The events surrounding the end of his 4th presidency are dealt with in Philip Agee's book CIA Diary.
Debate abounds as to whether his rule can correctly be labelled as populist. Following Agustin Cueva several authors have argued that in the midst of a hegemonic crisis José María Velasco rose to power on the votes of the coastal sub-proletariat: peasants who had migrated to urban centres as the cacao industry dwindled. The charismatic figure of Velasco, according to this view, emotionally captured the multitude with promises of redemption. Others, among them Rafael Quintero, argue that the entrenched landowning elite was responsible for Velasco's victory (at least in the 30s), as the Coastal elite had been weakened by the end of the cacao boom.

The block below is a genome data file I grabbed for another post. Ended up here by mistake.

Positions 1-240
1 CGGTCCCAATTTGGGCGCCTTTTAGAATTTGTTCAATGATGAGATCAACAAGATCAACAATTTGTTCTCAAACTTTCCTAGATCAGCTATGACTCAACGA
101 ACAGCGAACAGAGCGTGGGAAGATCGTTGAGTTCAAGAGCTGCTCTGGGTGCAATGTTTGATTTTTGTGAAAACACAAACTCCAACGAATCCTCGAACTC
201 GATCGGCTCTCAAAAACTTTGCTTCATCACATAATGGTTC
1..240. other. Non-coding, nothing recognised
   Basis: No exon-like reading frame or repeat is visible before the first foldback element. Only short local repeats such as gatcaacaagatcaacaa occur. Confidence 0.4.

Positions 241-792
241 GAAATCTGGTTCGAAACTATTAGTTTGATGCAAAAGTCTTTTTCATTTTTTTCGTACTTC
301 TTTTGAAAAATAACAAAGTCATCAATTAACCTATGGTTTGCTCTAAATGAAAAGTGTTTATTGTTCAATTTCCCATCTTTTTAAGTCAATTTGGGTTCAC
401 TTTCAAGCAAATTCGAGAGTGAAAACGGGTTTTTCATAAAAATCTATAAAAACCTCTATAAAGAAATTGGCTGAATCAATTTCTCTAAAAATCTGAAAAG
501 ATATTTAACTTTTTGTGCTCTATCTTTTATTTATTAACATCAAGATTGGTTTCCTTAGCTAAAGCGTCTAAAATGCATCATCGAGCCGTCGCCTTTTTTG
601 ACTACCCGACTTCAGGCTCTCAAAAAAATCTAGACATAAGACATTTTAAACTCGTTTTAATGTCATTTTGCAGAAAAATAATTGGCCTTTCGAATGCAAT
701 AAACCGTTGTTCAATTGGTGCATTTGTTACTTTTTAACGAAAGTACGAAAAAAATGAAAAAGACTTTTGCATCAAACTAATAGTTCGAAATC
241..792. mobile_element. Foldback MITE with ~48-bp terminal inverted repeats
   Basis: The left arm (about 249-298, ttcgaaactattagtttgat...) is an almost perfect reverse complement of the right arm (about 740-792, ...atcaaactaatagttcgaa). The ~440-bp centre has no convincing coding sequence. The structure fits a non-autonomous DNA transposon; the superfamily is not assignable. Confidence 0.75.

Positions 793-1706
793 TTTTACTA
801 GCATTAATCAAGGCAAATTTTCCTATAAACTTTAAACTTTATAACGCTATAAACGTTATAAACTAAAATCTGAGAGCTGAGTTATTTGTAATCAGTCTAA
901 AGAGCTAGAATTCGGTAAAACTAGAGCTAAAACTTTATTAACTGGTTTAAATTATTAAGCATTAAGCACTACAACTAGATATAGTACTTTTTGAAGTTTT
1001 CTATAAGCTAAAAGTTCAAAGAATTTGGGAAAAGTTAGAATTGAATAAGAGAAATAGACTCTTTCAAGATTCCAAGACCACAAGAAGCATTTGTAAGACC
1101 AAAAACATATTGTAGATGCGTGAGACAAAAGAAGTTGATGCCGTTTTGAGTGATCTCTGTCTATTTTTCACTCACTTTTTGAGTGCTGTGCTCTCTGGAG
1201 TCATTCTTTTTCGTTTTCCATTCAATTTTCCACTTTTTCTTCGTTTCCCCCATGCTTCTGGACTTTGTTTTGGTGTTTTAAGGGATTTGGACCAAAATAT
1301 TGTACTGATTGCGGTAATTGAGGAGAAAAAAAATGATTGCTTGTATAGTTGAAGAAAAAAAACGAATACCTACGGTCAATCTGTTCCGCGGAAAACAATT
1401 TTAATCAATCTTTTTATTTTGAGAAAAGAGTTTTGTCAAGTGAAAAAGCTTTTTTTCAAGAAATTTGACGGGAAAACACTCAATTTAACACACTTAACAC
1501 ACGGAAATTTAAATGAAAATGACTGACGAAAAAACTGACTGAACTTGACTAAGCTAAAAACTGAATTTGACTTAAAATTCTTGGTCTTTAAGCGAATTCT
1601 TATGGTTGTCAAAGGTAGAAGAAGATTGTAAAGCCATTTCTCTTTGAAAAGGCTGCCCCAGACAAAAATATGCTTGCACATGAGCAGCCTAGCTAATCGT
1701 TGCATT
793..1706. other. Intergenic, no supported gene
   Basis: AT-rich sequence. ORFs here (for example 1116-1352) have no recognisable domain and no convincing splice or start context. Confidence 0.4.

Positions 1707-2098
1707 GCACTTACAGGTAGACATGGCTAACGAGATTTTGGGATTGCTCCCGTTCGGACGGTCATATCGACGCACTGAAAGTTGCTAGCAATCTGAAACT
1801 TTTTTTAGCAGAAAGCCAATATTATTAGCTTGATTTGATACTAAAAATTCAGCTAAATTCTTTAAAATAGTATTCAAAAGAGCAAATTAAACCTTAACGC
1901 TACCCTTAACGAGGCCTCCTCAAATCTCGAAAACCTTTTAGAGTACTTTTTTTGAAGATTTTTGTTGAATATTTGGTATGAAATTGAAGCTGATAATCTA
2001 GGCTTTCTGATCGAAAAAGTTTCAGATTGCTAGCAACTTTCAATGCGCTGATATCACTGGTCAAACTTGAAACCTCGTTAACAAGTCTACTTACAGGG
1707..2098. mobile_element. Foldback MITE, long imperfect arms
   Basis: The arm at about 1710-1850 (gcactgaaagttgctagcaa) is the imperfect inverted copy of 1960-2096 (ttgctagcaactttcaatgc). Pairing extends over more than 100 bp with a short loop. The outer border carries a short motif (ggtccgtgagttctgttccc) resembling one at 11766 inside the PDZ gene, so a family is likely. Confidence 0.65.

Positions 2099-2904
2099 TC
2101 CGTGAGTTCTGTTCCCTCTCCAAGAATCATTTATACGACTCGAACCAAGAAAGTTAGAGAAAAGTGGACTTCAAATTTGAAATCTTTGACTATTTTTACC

“Give me a balcony and I will become president,” said José María Velasco, Ecuador's most prominent populist, who was five times elected president and four times overthrown by the army.